A wildfire was advancing through the Gironde region of southwestern France on Wednesday, destroying homes and forcing the evacuation of thousands of residents, some of whom had clambered onto rooftops as the flames got closer.
More than 1,000 firefighters backed by water-bombing aircraft were fighting the fire that has razed more than 6,000 hectares and is still burning out of control.
France, like the rest of Europe, is struggling with successive heatwaves and its worst drought on record. Dozens of wildfires are ablaze across the country, including at least four other major ones.
In the village of Hostens in the Gironde, police went door to door telling residents to leave as the fire advanced. Camille Delay fled with her partner and her son, grabbing their two cats, chickens and house insurance papers before taking flight.
"Everyone in the village climbed onto their rooftops to see what was happening - within ten minutes a little twist of smoke became enormous," the 30-year-old told Reuters by telephone.
The local Gironde authority described the blaze as "rampant".
Firefighters said more evacuations were likely. Even so, some Hostens residents were reluctant to abandon their homes.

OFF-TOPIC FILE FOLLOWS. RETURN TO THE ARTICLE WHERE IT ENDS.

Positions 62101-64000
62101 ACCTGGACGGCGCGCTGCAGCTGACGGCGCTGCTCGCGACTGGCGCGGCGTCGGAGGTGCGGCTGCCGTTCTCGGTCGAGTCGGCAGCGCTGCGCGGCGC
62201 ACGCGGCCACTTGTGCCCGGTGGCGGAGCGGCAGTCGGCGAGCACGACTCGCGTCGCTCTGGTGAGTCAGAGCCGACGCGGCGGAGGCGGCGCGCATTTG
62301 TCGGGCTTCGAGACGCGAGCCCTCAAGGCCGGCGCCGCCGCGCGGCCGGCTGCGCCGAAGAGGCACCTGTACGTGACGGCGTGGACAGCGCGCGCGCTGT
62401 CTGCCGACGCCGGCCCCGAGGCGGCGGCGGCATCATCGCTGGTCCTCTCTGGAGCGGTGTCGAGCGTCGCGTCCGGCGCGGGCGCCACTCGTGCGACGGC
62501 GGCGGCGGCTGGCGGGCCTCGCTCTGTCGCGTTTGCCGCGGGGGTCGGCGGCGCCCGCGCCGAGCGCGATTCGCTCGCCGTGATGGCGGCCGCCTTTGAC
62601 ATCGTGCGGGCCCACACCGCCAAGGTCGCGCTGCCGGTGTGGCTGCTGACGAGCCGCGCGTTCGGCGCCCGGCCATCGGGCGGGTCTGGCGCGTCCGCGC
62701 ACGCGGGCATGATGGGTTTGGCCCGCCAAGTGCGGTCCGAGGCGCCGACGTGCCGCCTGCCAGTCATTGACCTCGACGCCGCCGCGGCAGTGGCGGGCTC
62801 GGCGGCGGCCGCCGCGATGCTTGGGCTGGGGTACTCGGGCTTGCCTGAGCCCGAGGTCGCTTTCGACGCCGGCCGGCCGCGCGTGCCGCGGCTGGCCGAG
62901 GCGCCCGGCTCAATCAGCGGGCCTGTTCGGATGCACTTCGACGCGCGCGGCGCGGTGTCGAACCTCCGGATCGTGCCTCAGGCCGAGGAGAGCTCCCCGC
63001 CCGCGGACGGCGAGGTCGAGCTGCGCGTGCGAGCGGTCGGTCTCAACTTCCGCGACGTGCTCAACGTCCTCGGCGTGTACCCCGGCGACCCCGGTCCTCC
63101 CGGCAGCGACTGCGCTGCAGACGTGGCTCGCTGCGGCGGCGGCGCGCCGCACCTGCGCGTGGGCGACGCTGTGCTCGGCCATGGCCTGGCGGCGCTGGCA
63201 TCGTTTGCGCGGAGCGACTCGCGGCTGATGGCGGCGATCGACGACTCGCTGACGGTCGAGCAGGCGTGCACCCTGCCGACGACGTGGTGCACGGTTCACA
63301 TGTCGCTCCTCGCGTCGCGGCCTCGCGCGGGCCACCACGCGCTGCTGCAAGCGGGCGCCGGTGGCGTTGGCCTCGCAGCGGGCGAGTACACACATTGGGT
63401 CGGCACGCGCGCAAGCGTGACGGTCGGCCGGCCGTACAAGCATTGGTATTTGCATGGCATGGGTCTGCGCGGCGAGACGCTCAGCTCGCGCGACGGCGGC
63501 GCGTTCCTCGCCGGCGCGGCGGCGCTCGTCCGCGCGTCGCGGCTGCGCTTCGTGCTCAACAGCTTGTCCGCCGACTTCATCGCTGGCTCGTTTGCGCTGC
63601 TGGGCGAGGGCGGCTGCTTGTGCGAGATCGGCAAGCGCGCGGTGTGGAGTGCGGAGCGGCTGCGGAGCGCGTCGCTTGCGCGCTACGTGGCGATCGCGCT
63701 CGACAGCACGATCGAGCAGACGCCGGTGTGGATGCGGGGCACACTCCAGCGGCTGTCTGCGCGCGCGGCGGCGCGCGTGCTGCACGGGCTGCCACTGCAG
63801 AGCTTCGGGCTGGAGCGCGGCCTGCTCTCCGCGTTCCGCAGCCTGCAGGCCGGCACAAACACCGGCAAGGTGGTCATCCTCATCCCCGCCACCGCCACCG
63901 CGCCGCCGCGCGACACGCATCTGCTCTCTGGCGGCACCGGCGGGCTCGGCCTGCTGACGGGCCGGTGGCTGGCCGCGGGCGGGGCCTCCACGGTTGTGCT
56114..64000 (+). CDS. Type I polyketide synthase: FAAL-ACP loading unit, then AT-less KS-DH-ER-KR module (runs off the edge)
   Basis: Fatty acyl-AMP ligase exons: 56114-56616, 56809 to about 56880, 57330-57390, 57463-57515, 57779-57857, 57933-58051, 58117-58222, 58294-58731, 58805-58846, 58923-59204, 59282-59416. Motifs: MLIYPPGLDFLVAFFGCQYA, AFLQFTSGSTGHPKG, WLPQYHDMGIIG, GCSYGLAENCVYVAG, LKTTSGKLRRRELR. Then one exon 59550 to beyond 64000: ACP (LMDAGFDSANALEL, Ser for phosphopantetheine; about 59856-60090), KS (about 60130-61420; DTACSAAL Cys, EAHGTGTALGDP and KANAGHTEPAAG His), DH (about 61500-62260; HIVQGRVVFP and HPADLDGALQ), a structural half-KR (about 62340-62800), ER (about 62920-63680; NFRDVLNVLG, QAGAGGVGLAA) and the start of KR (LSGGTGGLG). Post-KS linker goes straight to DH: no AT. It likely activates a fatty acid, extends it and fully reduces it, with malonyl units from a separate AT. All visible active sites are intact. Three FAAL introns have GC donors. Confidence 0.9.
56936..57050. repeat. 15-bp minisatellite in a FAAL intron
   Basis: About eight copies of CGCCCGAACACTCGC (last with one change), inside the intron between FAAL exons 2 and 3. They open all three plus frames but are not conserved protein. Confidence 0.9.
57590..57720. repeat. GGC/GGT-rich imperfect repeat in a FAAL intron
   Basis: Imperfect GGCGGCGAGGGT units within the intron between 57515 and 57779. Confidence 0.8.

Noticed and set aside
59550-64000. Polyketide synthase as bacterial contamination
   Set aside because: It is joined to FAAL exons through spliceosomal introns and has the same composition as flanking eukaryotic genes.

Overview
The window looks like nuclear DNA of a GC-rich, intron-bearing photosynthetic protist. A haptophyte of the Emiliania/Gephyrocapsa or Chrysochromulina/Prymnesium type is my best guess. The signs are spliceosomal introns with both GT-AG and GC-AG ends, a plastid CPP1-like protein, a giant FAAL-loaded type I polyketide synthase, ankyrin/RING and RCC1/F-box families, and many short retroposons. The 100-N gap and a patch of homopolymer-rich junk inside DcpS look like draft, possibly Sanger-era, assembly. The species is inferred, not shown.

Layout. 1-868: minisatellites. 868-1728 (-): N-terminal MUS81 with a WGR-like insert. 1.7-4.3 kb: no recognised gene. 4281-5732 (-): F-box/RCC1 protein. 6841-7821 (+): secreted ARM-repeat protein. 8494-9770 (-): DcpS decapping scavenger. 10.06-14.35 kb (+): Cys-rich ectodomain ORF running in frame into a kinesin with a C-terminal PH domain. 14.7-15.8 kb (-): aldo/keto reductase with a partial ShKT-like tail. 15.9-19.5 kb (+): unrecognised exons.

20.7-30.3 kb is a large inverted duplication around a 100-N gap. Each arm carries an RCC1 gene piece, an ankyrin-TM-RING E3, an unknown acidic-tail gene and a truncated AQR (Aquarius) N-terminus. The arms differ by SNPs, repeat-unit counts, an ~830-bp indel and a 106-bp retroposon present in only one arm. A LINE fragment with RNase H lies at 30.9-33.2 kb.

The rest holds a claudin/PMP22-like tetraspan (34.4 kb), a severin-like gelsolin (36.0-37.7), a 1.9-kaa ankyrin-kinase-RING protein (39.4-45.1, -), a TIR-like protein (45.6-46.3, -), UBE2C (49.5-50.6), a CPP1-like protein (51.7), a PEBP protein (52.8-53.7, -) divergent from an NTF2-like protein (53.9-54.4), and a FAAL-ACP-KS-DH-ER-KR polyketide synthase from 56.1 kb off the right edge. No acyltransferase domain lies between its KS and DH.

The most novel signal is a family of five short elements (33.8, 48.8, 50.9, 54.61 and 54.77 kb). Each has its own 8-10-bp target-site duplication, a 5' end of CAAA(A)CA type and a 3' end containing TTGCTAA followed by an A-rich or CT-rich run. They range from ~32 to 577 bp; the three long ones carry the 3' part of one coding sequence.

"It's complicated to go with the dogs and we cannot leave them here," said Allisson Horan, 18, who stayed behind with her father.
"I'm getting worried because the fire is in a plot of land behind ours and the wind is starting to change direction," she added.
The Gironde wildfire is one of many that have broken out across Europe this summer, triggered by heatwaves that have baked the continent and brought record temperatures to some places.
In Portugal, nearly 1,200 firefighters backed by eight aircraft have battled a blaze in the mountainous Covilha area some 280 km (174 miles) northeast of Lisbon that has burned more than 3,000 hectares of forest since Saturday.
Spain and Greece have also had to tackle multiple fires in the past few weeks.
The Gironde was hit by major wildfires in July which destroyed more than 20,000 hectares of forest and temporarily forced almost 40,000 people from their homes.
Authorities believe the latest inferno was a result of the previous fires still smouldering in the area's peaty soil.
Fires were also raging in the southern departments of Lozere and Aveyron. In the Maine et Loire department in western France, more than 1,200 hectares have been scorched by another fire.